Stress can come from the environment you live in as well. We do not often notice environmental stress because we tolerate them for the most part. Environmental stress can come from traffic, weather, neighbors, crime level, noise, the economy, etc. Sometimes environmental stress can be lessened. For example, if you have a long commute to and from work, you can find a way to change your work hours, work from home, change jobs, or move. Most of the time, we just put up with this form of stress and cease to think about it. The problem with this is that any stress, whether you have found a way to tolerate it or not, is using your body's resources to keep you going despite the stress. That means that you have less resources to handle other stress in your life.
All jobs have some level of stress associated with them and some jobs have more stress than others. But chronic stress that is above and beyond what is considered a given in the profession can lead to burnout. If, in addition to the regular stress associated with your job, you are dealing with a boss with poor leadership skills or the negative effects of low morale amongst your co-workers (i.e. complaining, gossiping), this can lead to increased stress and decreased work performance.
Not Practicing Stress Management
This is a major risk factor for burnout. Stress is everywhere and you can only tolerate so much before succumbing to the effects of burnout. Practicing stress management on a regular basis is vital to counteracting the effects of stress. Stress uses up your body's resources, including your physical, mental and emotional stamina. Just like a car needs gas to keep going, your body needs replenishment to keep going. That replenishment is stress management. You would not expect your body to continue to function at peak performance if you did not eat every day. Yet many people expect their minds, bodies and emotions to function at peak performance without stress management. Eventually your tank hits empty and the road to full can be a long one. Regular stress management practice can avoid this and keep you functioning at peak performance on a regular basis.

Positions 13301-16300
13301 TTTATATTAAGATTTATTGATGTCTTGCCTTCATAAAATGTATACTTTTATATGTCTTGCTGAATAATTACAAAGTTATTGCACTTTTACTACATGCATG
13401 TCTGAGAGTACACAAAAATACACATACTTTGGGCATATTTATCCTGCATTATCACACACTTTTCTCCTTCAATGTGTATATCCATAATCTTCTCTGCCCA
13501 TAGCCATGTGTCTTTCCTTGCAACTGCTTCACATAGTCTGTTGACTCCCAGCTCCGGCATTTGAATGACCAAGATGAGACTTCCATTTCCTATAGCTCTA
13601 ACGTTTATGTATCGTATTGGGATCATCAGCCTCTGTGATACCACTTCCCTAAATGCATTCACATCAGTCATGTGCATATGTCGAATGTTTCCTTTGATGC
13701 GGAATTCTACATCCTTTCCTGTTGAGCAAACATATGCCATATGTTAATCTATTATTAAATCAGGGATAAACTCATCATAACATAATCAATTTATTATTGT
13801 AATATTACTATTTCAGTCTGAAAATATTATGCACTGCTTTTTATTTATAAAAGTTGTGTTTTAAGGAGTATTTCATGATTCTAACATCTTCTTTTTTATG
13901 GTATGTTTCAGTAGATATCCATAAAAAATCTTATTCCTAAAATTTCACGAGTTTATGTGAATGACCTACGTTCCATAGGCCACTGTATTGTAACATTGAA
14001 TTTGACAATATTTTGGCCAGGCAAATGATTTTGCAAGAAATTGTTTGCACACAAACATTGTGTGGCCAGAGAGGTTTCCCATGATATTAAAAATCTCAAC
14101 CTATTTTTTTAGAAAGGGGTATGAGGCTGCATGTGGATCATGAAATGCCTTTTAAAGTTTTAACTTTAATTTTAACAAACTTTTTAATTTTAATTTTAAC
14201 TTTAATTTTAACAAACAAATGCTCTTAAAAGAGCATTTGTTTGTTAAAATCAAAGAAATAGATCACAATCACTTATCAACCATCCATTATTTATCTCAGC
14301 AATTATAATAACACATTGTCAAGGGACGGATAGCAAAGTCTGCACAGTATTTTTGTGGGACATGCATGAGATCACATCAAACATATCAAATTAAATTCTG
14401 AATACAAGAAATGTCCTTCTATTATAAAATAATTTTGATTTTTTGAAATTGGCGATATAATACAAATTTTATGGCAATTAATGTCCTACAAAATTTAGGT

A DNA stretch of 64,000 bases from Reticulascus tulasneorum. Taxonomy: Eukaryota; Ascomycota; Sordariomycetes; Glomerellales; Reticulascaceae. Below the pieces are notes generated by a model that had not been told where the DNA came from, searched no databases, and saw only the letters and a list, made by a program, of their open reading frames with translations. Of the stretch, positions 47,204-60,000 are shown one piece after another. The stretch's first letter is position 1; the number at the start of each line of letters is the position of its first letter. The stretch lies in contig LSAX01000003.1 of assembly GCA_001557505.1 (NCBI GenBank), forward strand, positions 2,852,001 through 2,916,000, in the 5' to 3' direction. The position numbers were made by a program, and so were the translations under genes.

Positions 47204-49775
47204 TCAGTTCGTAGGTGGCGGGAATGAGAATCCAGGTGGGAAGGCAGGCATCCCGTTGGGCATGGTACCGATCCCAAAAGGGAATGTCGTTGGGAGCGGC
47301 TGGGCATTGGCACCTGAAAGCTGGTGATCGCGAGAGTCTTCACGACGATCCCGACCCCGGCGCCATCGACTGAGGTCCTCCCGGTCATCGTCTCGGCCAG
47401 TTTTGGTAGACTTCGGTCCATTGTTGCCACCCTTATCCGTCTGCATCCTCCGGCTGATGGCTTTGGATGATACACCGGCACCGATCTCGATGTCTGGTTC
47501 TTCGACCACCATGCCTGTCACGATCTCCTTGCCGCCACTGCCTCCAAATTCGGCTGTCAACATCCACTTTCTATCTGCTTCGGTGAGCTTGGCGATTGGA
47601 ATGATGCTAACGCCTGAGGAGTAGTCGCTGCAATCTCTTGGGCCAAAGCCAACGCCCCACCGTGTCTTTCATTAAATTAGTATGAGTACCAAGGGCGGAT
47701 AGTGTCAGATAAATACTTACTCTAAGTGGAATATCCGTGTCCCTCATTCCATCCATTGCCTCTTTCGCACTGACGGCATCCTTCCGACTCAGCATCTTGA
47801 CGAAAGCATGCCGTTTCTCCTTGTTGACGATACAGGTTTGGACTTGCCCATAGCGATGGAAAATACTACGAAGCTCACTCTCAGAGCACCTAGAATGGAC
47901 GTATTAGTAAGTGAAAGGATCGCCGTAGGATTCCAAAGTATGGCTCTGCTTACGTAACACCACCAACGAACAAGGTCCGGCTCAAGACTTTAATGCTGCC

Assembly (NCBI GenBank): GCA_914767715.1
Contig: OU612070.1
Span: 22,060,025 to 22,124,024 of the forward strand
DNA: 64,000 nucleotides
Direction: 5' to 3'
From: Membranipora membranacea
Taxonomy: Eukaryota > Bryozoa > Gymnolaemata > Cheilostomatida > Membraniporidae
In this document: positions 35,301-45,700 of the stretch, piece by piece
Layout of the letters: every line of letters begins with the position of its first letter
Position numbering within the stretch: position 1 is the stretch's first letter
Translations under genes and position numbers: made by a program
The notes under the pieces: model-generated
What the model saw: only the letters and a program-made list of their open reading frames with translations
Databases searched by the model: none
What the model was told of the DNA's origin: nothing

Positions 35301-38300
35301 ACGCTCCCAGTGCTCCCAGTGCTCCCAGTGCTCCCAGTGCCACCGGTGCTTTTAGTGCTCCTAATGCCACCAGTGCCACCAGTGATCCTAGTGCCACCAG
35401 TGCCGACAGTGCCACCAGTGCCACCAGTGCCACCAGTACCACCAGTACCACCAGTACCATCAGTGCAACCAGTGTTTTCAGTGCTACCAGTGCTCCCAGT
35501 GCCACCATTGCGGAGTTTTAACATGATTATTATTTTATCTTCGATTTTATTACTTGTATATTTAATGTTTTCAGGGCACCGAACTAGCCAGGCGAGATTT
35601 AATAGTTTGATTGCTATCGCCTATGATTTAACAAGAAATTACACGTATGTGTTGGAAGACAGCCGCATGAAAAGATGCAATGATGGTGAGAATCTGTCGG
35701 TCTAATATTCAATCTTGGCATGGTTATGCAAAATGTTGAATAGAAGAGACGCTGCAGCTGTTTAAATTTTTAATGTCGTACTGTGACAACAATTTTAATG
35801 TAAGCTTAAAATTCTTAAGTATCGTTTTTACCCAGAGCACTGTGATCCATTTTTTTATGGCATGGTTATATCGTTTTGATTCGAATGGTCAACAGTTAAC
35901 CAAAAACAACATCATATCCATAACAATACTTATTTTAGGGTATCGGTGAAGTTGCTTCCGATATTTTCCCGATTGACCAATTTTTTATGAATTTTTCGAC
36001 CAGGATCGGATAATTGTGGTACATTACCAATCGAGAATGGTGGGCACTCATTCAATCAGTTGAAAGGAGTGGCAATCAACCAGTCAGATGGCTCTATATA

What is your risk factor for burnout? Rate your perception of stress on a scale of 1 to 5 where 1 is very little stress and 5 is more stress than you can handle. Rate your stress at home on a scale of 1 to 5 where 1 is very little stress and 5 is more stress than you can handle. Rate your environmental stress on a scale of 1 to 5 where 1 is very little stress and 5 is more stress than you can handle. Rate your work stress on a scale of 1 to 5 where 1 is very little stress and 5 is more stress than you can handle. How often do you practice stress management? Rate yourself from 1 to 5 where 1 is every day and 5 is not very often.
If you scored below 10, your risk of burnout is low. Congratulations.
If you scored 10-15, you are at risk of burnout. As I mention in my book, The Art of Loving Life, one of the 3 steps to controlling stress is to remove what is causing you stress or reduce your stress with one of the clinically proven, time-tested techniques described.
If you scored above 15, you probably do not need me to tell you that you are burned out. Take immediate steps to deal with your stress. A competent therapist or coach who is skilled at stress management can help you.